• there’s Rostislav Pehlivanov who wrote AAC and Opus decoders for FFmpeg (whatever was before deserves a name of AAC bitstream writer). After a while he left the project for a scientific career IIRC;
  • there’s XviD project which still gets updates occasionally but I know only Peter Ross (who delivers other stuff about as often but it’s worth waiting for);
  • there’s LAME which seems to have reached maturity years ago;
  • there’s x264 which is kept alive but its main developers have left for something else;
  • it’s hard to say anything about exhale since its author seems to work at Fraunhofer on that kind of stuff;
  • from what I heard the original MPEG+ author left the project for something else (and MPEG+ SV8 did not become popular);
  • WavPack author David Bryant is still working on improving it and adding more features (like a new interesting way to pack DSD).

I’ve likely missed some people and projects but the pattern seems clear to me: people come, work on it and either leave it for completely different activity or the life takes over and the project keeps existing but not progressing, there are very few exceptions to that. And the sad thing is there are not enough people to replace them. Why? Because there is no environment for those people to rise from and that is caused by the lack of accessible knowledge.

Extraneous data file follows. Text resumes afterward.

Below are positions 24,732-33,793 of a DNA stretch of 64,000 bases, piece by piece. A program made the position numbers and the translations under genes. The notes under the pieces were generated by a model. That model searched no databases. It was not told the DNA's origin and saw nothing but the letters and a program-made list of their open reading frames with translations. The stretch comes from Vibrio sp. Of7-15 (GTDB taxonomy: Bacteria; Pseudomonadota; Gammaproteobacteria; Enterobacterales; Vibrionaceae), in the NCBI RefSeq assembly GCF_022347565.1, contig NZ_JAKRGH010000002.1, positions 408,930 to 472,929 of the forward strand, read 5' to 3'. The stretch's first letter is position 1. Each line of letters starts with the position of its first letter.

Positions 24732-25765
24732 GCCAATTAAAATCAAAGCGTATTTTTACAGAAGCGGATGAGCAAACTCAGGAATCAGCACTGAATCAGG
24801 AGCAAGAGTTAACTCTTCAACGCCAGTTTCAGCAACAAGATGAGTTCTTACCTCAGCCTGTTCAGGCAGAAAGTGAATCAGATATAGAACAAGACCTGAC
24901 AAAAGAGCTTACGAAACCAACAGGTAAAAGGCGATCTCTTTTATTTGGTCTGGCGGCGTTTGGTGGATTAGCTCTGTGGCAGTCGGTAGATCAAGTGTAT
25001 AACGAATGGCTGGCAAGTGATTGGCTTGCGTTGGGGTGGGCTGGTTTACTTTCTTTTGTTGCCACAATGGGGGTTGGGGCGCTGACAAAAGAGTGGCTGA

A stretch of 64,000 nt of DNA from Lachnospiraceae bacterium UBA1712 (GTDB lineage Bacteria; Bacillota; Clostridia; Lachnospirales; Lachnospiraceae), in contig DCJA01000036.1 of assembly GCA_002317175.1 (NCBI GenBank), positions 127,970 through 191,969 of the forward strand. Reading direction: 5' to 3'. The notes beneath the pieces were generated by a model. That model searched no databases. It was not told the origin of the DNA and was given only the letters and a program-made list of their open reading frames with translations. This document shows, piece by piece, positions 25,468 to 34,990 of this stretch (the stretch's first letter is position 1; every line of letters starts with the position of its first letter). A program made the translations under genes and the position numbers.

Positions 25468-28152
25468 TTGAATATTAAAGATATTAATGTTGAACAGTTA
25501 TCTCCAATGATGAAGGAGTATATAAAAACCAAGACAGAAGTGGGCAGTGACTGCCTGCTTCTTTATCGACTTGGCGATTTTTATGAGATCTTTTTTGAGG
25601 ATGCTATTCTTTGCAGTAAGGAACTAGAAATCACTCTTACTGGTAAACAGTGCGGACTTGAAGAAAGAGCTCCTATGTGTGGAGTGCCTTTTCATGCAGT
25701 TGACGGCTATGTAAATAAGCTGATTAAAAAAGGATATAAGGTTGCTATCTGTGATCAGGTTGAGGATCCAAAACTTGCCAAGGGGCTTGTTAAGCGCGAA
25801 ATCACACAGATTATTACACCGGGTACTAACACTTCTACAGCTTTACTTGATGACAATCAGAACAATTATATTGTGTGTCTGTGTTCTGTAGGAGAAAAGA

Why people are writing their own general-purpose compressors and lossless codecs all the time? Because the information on how to do that is easily accessible and if you want to do that you can easily find a list of e.g. general compression methods with guides on how to implement them and pointers on optimisation tricks—after all I was able to do that back in XXth century when search engines had about as many good results (but no ads) and using batch mode for browsing (coming to a cybercafe for an hour once per week with a sheet of paper with URLs to check written on it).

Now consider my failed attempt to write an AAC encoder. I had good idea on how AAC bitstream is structured, I had some ideas on how the audio compression works in this case in general, there was an annex in the standard describing how encoding is done with the reference encoder, but that’s all. And it turned out to be not enough to write something decent (even with some papers from mp3-tech.org and help from Gabriel Bouvigne himself).